If you're restoring an old home or building, part of your task is making sure the interior reflects the age and beauty of the building. For example, if you are restoring a Victorian home, you may want to give a nod to the architectural period in the finishes. One of the simplest ways to stay true to a building's history is to make sure the interior decor, especially the wall finishes, are the right style and color. You can have a modern home with beautiful timeless design while also being willing to embrace period finishes.
Here are some wall finishes to consider.
Finishing walls with fabric may seem foreign to you now, but it was actually quite common in historical homes. You can still order fabric wall finishes that are tightly stretched and tacked. Your wall will not have any creases, wrinkles, or draping because the fabric is pulled so tightly over the space. Fabric finishes are nice for formal rooms, such as libraries, drawing rooms, morning rooms, or formal dining areas. They provide a depth of texture and warmth that can't be achieved by any other means. To be more true to times gone by, consider non-synthetic fabrics such as cotton canvas, velvet, muslin, or silk.
Before sheetrock became the standard for building, rooms were normally finished with layers of plaster. This plaster allowed for slight imperfections, but it also was long lasting and was simple to repair when it got damaged. Plaster could be tinted to bring color into a room. Typical colors included greens, pinks, white (or cream), and blues. You can still find craftsmen who finish rooms and even crown molding with plaster, but you can also get the plaster look by choosing newer plaster finishes made with latex and glaze mixed in with the paster. The result is a marbled, textured finish that is more washable and durable than older plaster styles.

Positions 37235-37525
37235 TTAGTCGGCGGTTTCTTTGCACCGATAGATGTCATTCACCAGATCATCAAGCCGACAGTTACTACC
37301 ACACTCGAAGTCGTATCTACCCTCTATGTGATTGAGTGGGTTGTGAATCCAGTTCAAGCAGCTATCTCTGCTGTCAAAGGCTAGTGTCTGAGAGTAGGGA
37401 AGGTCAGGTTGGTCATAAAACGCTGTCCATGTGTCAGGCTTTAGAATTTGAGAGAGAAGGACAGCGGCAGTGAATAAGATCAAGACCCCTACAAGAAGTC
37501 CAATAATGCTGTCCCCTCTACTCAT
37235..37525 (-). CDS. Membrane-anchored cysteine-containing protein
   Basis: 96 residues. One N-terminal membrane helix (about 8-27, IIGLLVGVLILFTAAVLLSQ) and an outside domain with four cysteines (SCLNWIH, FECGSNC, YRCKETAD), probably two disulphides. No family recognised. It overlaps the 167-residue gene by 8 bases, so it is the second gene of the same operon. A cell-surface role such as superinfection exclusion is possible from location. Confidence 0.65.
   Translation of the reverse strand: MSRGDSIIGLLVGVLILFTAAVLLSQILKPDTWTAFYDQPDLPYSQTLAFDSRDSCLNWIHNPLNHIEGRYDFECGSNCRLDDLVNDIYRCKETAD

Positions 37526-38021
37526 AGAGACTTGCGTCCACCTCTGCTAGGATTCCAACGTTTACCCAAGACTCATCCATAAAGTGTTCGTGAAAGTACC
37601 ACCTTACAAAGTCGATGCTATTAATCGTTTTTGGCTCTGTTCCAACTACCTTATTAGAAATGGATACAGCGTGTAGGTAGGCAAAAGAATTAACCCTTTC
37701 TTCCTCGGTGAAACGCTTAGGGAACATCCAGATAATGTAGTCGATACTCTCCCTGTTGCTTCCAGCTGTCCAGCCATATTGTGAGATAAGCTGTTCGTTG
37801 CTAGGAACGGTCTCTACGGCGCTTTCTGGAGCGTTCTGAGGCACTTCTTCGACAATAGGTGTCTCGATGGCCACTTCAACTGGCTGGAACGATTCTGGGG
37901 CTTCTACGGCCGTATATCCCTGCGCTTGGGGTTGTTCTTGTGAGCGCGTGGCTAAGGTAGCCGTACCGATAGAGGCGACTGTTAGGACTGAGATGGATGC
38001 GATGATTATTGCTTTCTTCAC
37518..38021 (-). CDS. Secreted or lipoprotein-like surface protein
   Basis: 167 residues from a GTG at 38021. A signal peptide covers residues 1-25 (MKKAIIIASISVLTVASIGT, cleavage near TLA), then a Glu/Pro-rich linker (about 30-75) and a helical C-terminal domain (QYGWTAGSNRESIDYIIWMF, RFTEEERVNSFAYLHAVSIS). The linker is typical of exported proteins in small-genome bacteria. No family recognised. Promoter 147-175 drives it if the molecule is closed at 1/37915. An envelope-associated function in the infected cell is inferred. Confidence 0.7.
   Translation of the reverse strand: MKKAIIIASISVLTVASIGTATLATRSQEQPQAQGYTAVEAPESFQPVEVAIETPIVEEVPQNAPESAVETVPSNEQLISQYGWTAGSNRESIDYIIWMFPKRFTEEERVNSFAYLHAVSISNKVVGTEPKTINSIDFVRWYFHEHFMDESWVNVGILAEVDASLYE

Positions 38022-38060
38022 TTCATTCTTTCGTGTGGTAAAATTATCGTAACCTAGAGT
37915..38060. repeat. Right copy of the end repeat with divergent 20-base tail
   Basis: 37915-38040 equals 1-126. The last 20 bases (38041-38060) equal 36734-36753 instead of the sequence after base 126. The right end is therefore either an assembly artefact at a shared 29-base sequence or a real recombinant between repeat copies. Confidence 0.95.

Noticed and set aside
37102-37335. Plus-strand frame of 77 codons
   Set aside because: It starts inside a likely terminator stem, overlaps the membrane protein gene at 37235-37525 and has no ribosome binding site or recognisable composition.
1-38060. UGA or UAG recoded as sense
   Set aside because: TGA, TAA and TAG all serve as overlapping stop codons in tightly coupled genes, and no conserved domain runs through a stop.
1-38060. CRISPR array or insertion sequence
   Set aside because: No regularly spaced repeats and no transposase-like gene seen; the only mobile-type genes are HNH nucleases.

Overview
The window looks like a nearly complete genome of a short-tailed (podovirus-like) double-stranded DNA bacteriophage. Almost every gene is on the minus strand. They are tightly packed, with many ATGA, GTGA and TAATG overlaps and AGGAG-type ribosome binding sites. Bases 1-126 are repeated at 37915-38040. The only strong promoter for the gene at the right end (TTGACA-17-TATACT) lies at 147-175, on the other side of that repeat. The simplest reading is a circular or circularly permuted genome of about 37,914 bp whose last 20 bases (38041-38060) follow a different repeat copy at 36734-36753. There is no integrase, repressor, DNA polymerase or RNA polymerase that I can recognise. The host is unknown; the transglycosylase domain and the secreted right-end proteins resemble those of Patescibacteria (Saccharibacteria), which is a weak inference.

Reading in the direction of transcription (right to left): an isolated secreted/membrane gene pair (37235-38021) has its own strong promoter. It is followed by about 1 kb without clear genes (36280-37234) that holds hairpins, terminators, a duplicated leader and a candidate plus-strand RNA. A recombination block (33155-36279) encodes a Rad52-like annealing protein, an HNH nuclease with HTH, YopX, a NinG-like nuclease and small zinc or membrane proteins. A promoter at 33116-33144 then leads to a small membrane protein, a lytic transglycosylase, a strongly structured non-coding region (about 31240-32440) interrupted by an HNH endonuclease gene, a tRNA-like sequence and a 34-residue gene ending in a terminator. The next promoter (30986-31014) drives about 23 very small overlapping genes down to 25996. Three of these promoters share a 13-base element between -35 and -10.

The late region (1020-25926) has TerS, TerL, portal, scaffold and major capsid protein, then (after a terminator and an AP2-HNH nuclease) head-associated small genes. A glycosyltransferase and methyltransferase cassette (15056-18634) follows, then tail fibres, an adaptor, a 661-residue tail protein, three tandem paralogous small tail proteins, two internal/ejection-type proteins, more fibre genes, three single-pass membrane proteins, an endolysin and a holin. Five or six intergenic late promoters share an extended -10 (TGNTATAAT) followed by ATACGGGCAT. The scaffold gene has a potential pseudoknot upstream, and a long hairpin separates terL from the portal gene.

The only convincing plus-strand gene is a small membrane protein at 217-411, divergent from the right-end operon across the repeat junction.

Hire a painting contractor to recreate popular textured painting styles from the times. For example, Craftsman homes featured natural colors with natural textures. Some interior paint might feature the pattern of grass or leaves, or even vertical repeating stripes.
Murals were also common in many different styles of home. For example, scenes from nature were very popular during the Arts and Crafts period, with stenciling of flowers, wheat, trees, or leaves to reflect the outside world. These had a very definitive, Deco-like style, and you can still find these stencils today. A professional painting company can recreate stenciled interiors or interiors that were meant to show more than just one flat wall color. For example, in grader Colonial homes, you might even find clouds or a blue "sky" painted at the top of a spiral staircase on the ceiling.
Many modern families shy away from using wallpaper because they think of tacky borders with rows of sunflowers, cheap wallpapers from the 90s with badly colored stripes, or the hours spent removing a loud floral paper from a bathroom or dining room. However, wallpaper is one of the most authentic period finishes, and when chosen right (and when you get the right quality), you can't duplicate the beauty of the final result.
If you do decide on wallpaper, don't underestimate the value of a professional wallpaper hanger. Working with the walls in older houses can be tricky, and missed seams or poorly cut openings can ruin the effect of the paper on your wall. With good quality paper and a professional finish, your room will look beautiful for decades.
Research paper patterns from your home's time period and choose something that fits in, with a modern twist in color or style.